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USD professor condemns hate as Israel-Palestine conflict rages


Israel and Palestine are a world away, but the implications of war in the Middle East are felt here. With crimes targeting both the Jewish and Muslim communities, one USD professor hopes to see the school stand with both groups.

Yesh Cohen, professor of Sociology at the University of South Dakota, wrote an open letter to the school and faculty condemning both antisemitism and Islamophobia.

Cohen, who is Jewish, said this letter came as a response to very real incidents of racism since the beginning of the latest Israeli-Palestinian conflict.

“As I was seeing our affected students getting more and more scared and seeing how it impacted my colleagues – to quote one of my esteemed colleagues on the university Senate, she said ‘if the faculty are feeling this way, how must the students be feeling?’ It seemed to be essential that we speak out,” Cohen said.

Cohen said threats were made toward homes displaying Mezuzahs, a Jewish cultural symbol, in the Sioux City area around Halloween. Across the nation, reports from CNN and NBC say current incidents of Islamophobia are reflective of the post-9/11 environment. Cohen said that’s more than enough reason to include both communities in his letter.

“I think that just like Jewish students should be assured that they are seen, and they are heard and we are there for them, with what’s going on we collectively felt it was important that the Muslim students on our campus also know that the are seen, they are heard, and they are valued, and that we are there for them as well,” Cohen said.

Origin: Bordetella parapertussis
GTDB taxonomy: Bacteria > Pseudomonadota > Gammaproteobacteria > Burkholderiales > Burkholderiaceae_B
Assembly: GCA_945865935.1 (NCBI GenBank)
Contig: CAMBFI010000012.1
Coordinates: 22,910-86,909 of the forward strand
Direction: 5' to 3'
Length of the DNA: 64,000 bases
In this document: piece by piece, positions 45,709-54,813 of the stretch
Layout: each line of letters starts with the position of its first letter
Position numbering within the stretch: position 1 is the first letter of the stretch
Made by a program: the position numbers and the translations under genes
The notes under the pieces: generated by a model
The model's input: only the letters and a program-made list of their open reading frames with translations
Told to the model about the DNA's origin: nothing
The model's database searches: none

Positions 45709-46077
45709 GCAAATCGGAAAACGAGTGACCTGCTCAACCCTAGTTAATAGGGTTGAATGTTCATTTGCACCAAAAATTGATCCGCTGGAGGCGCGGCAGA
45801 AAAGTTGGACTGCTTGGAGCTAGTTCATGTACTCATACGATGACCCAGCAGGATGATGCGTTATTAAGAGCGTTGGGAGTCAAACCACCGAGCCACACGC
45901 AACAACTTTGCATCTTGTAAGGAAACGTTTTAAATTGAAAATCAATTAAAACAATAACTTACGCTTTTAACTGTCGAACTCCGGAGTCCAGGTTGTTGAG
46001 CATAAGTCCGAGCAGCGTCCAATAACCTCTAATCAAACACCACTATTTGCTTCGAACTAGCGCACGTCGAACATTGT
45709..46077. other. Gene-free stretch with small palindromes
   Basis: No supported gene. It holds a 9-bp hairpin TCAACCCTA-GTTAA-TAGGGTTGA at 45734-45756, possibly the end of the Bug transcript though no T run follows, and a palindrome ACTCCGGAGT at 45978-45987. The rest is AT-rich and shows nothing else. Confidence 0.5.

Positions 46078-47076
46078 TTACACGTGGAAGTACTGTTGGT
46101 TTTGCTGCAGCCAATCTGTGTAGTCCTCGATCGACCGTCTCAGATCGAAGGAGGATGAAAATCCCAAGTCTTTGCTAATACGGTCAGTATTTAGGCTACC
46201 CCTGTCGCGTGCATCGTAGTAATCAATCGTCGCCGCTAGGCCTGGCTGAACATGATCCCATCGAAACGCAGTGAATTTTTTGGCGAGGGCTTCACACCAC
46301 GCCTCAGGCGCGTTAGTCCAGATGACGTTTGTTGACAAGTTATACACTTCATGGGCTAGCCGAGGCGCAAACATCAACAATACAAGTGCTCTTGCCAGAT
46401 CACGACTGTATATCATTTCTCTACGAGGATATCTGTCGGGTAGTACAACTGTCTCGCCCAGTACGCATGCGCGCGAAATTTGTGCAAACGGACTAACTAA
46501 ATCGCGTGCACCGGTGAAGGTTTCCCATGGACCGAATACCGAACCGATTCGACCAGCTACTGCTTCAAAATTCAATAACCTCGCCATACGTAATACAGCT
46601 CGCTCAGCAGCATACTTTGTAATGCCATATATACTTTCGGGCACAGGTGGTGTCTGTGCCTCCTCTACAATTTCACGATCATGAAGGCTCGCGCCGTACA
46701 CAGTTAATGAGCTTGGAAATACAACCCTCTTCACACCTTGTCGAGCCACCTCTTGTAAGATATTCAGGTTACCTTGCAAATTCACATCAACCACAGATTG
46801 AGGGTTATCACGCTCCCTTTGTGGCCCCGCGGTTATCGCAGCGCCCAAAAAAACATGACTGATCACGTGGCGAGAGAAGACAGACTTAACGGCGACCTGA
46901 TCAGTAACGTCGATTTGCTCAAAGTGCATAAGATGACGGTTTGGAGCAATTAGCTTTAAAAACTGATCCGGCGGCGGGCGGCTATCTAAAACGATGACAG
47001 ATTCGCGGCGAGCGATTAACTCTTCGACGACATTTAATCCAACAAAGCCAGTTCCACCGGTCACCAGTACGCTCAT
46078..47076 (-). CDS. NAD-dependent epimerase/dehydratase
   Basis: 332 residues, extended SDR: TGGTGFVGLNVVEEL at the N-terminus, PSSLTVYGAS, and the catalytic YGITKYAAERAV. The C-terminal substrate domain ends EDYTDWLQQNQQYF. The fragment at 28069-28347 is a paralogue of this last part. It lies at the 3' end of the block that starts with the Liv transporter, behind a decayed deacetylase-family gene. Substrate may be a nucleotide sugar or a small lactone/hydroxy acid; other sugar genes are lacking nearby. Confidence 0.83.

Cohen said events across the world have effects on marginalized communities at home.

“If you know people who are struggling with what’s going on please be willing to reach out to them because sometimes we ask ‘why don’t people reach out for help,'" Cohen said. "Speaking as someone who is Jewish, South Dakota has the smallest Jewish population in the country. If I remember correctly, it’s less than 400 Jews across the whole state. It can feel like you are very very alone.”

The letter has been signed by over 40 faculty members from a range of departments. The full letter can be read below.

C.J. Keene is a Rapid City-based journalist covering the legal system, education, and culture